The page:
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Useful Odds and Ends

This page contains a collection of useful information gathered from various sources. Corrections and additions will be much appreciated.

 

Please do not rely on anything provided here. All information provided as-is with NO WARRANTY AT ALL.

 

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Rules of Thumb

1 in 60 rule

An angle of 1 degree represents a deviation of approximately 1/60.

For example, if two planes fly a course 1 degree different, after 60 nm they should be roughly 1 nm apart.

This is a very useful rule because it works in so many different places. For example:

  • A nautical mile is about 6,000 ft. That means that every 100 ft AGL 1 nm from a runway threshold represents 1 degree of glidepath. To approach at a 3 glidepath, you need to be 300 ft above the runway elevation 1 nm back, 600 ft above 2 nm back, and so on.
  • To calculate distance to an NDB or VOR transmitter, turn perpendicular to your course and time how long it takes your bearing to the station to change by a fixed number of degrees. Divide the time by the number of degrees and multiply by 60 to get the time to the transmitter. For example, if it takes 5 minutes for the bearing to change by 10 degrees, then you are 5 / 10 * 60 or 30 minutes from the transmitter.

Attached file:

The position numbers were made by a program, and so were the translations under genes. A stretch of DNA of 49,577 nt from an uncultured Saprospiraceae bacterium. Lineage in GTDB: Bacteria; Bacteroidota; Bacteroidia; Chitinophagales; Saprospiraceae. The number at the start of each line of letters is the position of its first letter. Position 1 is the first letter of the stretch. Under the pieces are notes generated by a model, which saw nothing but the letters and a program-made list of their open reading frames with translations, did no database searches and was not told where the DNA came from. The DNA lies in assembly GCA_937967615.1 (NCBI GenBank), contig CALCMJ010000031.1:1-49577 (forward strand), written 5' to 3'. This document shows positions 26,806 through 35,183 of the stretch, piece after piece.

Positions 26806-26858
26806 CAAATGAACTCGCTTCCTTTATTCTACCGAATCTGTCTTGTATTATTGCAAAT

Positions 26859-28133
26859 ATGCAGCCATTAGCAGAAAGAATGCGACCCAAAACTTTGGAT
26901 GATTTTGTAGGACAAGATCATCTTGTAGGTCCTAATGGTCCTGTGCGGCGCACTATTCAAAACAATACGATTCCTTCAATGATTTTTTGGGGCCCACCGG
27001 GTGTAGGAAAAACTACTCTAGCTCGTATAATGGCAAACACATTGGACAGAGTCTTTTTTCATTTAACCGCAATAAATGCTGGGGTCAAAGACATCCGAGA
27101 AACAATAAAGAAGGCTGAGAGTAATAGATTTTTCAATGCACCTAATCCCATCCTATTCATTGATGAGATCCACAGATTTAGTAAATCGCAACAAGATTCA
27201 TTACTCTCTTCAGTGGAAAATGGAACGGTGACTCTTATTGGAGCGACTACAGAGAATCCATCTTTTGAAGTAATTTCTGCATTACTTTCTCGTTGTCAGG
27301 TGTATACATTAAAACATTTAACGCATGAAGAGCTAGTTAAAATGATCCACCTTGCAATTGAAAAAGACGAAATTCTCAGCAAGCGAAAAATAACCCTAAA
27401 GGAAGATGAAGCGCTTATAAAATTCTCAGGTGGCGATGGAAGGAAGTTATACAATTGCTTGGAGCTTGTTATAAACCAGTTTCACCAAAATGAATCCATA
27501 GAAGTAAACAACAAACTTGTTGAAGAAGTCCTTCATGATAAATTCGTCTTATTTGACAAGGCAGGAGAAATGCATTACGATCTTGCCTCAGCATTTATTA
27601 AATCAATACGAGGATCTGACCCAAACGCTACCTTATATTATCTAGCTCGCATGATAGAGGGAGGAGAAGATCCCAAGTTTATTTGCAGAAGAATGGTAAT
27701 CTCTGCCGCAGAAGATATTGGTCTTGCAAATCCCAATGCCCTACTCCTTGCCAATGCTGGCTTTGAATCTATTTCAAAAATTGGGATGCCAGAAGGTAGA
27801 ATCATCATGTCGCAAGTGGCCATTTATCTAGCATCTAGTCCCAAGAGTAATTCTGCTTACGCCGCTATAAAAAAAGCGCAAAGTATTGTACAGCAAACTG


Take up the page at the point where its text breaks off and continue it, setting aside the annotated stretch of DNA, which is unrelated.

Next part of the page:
• If you are 15 nm from your destination airport flying directly towards it and you want to arrive 2 nm to one side of it instead of directly overhead, alter your course left or right by 8 degrees -- 15 is 1/4 of 60, so multiply 2 nm * 4.

 

Email: info@capetownflyingclub.co.za  ·  Phone: +27 (21) 934-0257  ·  Fax: +27 (21) 934-0827
Address: Cape Town Flying Club, P.O. Box 31, Cape Town International Airport, 7525